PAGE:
4. Thinking you have to go far and fast to be a “real runner” – Time and time again people classifying themselves as “not real runners” because they perceive that they run too slow and that they can’t run far enough. Guess what? No one gets to define you as a runner. A world class runner might run 4 minute miles. An average Joe (or Josephine) runner might run 10 to 11 minute miles. Who the hell cares? In my opinion, the second that you break into a run from a walk, you are a runner.

5. Believing that since it has hard you are a sucky runner – Don’t let anyone tell you otherwise: running is hard. That is why when you run with other people you can hear them breathing like they just smoked a pack of Marlboros and can’t get a decent amount of air in their lungs. That is why only .02% of the US population ran a marathon last year. That is why people probably tell you all the time that they would run too if it wasn’t so difficult. Life is about choices. Some people choose to suffer a bit but feel accomplished, and some people avoid discomfort and stay forever in that boring place called “comfort zone.”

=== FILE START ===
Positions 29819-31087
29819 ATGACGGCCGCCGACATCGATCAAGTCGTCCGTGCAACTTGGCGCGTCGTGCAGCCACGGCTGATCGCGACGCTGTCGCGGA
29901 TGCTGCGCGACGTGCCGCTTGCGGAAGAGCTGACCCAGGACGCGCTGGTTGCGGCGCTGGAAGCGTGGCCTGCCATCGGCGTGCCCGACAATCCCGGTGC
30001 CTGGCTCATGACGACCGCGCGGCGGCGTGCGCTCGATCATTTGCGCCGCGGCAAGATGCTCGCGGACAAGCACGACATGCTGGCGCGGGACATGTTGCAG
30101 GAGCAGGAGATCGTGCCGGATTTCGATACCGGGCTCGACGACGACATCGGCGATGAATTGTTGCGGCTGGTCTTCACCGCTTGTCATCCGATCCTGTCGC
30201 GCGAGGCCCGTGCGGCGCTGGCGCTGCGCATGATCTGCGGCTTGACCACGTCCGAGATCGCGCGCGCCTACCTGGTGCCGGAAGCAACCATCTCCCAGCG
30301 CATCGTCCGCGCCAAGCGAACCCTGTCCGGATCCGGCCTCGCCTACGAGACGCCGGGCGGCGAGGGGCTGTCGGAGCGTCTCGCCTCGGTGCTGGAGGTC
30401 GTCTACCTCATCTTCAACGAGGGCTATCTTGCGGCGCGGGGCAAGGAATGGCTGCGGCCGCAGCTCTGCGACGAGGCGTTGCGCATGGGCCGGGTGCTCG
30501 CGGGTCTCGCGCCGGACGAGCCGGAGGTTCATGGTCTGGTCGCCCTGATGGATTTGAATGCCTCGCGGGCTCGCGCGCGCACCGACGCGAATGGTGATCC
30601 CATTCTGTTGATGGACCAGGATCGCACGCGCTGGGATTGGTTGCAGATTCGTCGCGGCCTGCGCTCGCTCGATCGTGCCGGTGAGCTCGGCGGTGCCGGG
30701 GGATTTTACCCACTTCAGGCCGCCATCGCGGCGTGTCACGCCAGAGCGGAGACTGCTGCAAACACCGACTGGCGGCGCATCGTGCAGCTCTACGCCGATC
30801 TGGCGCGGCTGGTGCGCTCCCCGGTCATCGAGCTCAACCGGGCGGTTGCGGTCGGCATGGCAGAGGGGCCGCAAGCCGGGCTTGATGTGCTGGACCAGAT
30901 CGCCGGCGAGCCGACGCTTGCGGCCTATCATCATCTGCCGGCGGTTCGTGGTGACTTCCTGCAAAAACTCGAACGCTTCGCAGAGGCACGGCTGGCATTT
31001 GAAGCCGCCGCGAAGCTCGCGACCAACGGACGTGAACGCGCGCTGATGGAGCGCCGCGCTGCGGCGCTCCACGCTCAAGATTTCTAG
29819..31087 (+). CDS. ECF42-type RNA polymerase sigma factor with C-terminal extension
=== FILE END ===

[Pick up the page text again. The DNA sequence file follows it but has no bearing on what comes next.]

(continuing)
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6. Worrying about having to poop/pee, being too hot or cold, or what you look like – Yes, it’s true that running is messy. It can involve everything from runny noses and snot to stomach cramps that have you desperately searching for a potty or a bush to uncontrollable farts that you are certain will propel you right into a ditch to sweating so much you have pit marks the size of coconuts. Guess what? It happens to everyone. I know there are some dainty girls out there who claim they don’t experience the nasty side effects of running, but I don’t believe it. Don’t be afraid to let your body do what it does when you put it the test. It can, in fact, it can be kind of liberating (well, desperately searching for a bathroom to avoid a mess is not all that fun, but it feels pretty awesome afterwards).

You’ve probably surmised by now why this blog is called “Shut Up and Run.” The things that are tough in life require making a finite decision and not surrendering to excuses. Just because it’s hard, doesn’t mean you shouldn’t do it.

SUAR

48 comments:

  1. Is this a 'note to self" ? :D Haha! So true that running is hard, but it's worth it.

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  2. I love your shirt! LOL

    Great post!

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  3. This is both hilarious and true :) Seriously loved it - thanks Beth!

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  4. I think I ran for at least a decade before I called myself a runner! No excuses SUAR!

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  5. Anything in life that is worth while is hard.